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Adams-Onis Treaty

ADAMS-ONIS TREATY


The Adams-Onis Treaty, officially called the Transcontinental Treaty, was signed in 1819 by the United States and Spain. The treaty, which was ratified on February 21, 1821, settled boundary disputes between the two countries. The terms of the earlier Louisiana Purchase (1803) failed to specify fully the boundaries of the territory that the United States had acquired from France. Britain and the United States soon disagreed over the Louisiana Territory's northern boundary. Spain and the United States reached an impasse over where the boundary lay between the U.S. territory and Spanish AmericaSpain's possessions in Florida, along the Gulf Coast, and in the Southwest. The terms of the Adams-Onis Treaty were negotiated by U.S. Secretary of State (later elected president) John Quincy Adams (17671848) and Spanish Minister to the United States Luis de Onis (17621827). The treaty established the line of demarcation between the new republic and Spanish territorial claims. The countries agreed that the western boundary of the United States began at the mouth of the Sabine River (which today forms the border between western Louisiana and eastern Texas). From there the boundary ran at a northwest angle until it reached 42 degrees north latitude. It then followed this line of latitude west to the Pacific Ocean. Territory lying east and north of this line belonged to the United States; territory lying west and south of this line belonged to Spain. By this treaty the United States gained all of Florida and a southern strip of Alabama and Mississippi (collectively called the Old Southwest). Spain retained its claim to the Southwest, which was roughly the area of present-day Texas, New Mexico, Colorado, Utah, Arizona, Nevada, and California. As part of the treaty, the United States agreed to pay $5 million in claims of U.S. citizens against Spain. The claims were made by people who had settled Florida, predominately the panhandle (then called West Florida), while it was still a possession of Spain.

See also: Convention of 1818, Louisiana Purchase, Manifest Destiny, Old Southwest

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Adams‐Onís Treaty

Adams‐Onís Treaty (1819)This agreement, also called the Transcontinental Treaty, was made during the administration of President James Monroe and settled long‐standing disputes between the United States and Spain. Madrid ceded East Florida to the Americans, while Washington surrendered its claims to Texas and agreed to assume payment of American financial claims against the Spanish up to $5 million. The treaty established definitive western boundaries for the Louisiana Purchase, following the Sabine, Red, and Arkansas Rivers to the 42nd parallel, and running along that line to the Pacific. The United States also secured Spanish claims to Oregon.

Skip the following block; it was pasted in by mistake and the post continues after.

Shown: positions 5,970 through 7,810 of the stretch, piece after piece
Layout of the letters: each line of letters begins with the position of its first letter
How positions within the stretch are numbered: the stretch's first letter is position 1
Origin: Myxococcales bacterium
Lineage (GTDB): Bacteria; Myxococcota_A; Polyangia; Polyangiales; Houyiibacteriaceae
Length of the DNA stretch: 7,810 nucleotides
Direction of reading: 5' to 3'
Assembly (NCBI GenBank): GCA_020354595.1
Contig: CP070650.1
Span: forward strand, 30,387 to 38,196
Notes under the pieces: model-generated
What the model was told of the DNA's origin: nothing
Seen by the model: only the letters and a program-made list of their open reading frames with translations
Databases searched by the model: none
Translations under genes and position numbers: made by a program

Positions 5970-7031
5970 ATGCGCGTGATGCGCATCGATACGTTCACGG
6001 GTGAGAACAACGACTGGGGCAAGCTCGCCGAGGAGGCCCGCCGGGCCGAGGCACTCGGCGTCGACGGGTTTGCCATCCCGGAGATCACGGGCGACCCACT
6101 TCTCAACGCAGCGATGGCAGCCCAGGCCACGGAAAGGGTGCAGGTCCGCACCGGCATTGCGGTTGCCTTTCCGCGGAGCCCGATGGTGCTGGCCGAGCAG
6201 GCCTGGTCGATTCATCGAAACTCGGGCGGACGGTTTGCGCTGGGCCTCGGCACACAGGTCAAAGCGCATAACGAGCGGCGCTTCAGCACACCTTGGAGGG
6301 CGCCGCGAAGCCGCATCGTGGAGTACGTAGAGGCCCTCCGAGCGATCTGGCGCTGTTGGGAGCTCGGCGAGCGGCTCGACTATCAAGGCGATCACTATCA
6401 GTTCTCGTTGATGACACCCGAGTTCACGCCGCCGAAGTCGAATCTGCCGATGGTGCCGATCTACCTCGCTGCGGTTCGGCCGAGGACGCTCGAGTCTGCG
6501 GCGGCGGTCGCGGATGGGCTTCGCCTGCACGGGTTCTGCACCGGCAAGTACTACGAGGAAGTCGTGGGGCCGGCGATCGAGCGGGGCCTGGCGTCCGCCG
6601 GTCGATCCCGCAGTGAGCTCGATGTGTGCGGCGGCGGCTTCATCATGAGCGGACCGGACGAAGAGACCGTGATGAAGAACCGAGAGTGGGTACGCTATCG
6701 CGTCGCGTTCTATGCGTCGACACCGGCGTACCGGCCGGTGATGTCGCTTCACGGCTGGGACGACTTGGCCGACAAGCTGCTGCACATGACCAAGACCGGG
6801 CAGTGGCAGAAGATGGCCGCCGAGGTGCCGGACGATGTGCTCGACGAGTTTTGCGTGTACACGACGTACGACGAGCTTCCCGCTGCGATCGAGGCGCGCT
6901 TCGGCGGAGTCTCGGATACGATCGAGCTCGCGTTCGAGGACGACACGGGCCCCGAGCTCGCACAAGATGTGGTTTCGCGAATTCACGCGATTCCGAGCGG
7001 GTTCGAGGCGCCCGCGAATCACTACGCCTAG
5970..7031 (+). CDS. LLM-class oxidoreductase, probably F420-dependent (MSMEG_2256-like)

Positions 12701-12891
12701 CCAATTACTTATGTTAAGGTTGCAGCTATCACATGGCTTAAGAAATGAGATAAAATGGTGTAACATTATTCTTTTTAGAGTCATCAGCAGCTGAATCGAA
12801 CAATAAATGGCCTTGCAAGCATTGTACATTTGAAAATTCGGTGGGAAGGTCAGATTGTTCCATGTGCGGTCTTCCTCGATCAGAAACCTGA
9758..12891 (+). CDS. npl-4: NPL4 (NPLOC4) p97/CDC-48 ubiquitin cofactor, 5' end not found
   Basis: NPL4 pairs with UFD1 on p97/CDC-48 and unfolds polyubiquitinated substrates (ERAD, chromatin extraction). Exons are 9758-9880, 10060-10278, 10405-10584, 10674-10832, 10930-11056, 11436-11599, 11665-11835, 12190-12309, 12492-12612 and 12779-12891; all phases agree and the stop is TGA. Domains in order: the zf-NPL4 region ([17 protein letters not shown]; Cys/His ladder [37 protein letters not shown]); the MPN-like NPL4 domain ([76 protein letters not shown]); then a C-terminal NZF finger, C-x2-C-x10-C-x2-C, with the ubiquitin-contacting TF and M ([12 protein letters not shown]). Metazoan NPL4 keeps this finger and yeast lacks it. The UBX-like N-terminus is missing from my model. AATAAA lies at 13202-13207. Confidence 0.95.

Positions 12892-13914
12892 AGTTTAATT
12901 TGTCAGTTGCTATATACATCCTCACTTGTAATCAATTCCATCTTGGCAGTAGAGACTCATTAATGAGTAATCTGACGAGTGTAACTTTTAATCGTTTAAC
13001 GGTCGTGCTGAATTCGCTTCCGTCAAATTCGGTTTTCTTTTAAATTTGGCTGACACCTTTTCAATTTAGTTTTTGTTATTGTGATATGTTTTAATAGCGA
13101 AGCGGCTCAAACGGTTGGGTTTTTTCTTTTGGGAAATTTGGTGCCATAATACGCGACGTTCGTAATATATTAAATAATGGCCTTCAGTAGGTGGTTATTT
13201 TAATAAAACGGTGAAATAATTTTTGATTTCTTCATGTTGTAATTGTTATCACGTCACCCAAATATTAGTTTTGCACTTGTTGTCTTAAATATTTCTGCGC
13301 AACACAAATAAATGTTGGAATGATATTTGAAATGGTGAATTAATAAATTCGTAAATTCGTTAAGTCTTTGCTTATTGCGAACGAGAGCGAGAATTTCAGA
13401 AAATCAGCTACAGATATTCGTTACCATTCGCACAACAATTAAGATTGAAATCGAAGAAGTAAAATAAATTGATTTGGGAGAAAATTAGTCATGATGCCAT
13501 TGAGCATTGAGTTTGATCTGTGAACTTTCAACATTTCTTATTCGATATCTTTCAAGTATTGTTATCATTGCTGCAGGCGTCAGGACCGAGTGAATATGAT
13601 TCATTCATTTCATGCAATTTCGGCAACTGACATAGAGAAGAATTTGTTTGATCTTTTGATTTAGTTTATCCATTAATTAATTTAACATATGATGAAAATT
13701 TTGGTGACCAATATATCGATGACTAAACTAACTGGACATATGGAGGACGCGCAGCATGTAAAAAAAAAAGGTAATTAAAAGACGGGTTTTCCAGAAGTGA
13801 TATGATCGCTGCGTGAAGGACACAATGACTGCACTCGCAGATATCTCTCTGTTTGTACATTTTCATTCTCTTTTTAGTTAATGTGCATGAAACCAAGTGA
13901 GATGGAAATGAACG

Historians have variously interpreted the treaty's significance. Samuel F. Bemis stressed the establishment of the first American claims to territory bordering the Pacific. More recently, William E. Weeks emphasized that the treaty consummated the first phase of the United States's aggressive, nineteenth‐century territorial expansion. Strategically speaking, the Florida cession closed a vulnerable point in American coastal defenses. European powers welcomed the treaty because it ended the possibility of war between the United States and Spain. Some westerners protested the loss of Texas, but otherwise, there was little domestic opposition. The agreement was named for its principal negotiators—Secretary of State John Quincy Adams and Spain's minister to the United States, Don Luis de Onís.
[See also Expansionism.]

Bibliography

Charles C. Griffin , The United States and the Disruption of the Spanish Empire, 1810–1822, 1937.
Philip C. Brooks , Diplomacy and the Borderlands: The Adams‐Onís Treaty of 1819, 1939.
Samuel Flagg Bemis , John Quincy Adams and the Foundations of American Foreign Policy, 1949.
William E. Weeks , John Quincy Adams and American Global Empire, 1992.

Michael S. Fitzgerald

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Adams-Onís Treaty

Adams-Onís Treaty (February 22, 1819) Agreement between the USA and Spain. Negotiated by secretary of state John Quincy Adams and Spanish minister Luis de Onís, Spain gave up its land e of the Mississippi River and claims to the Oregon Territory; the US assumed debts of US$5 million and gave up claims to Texas.

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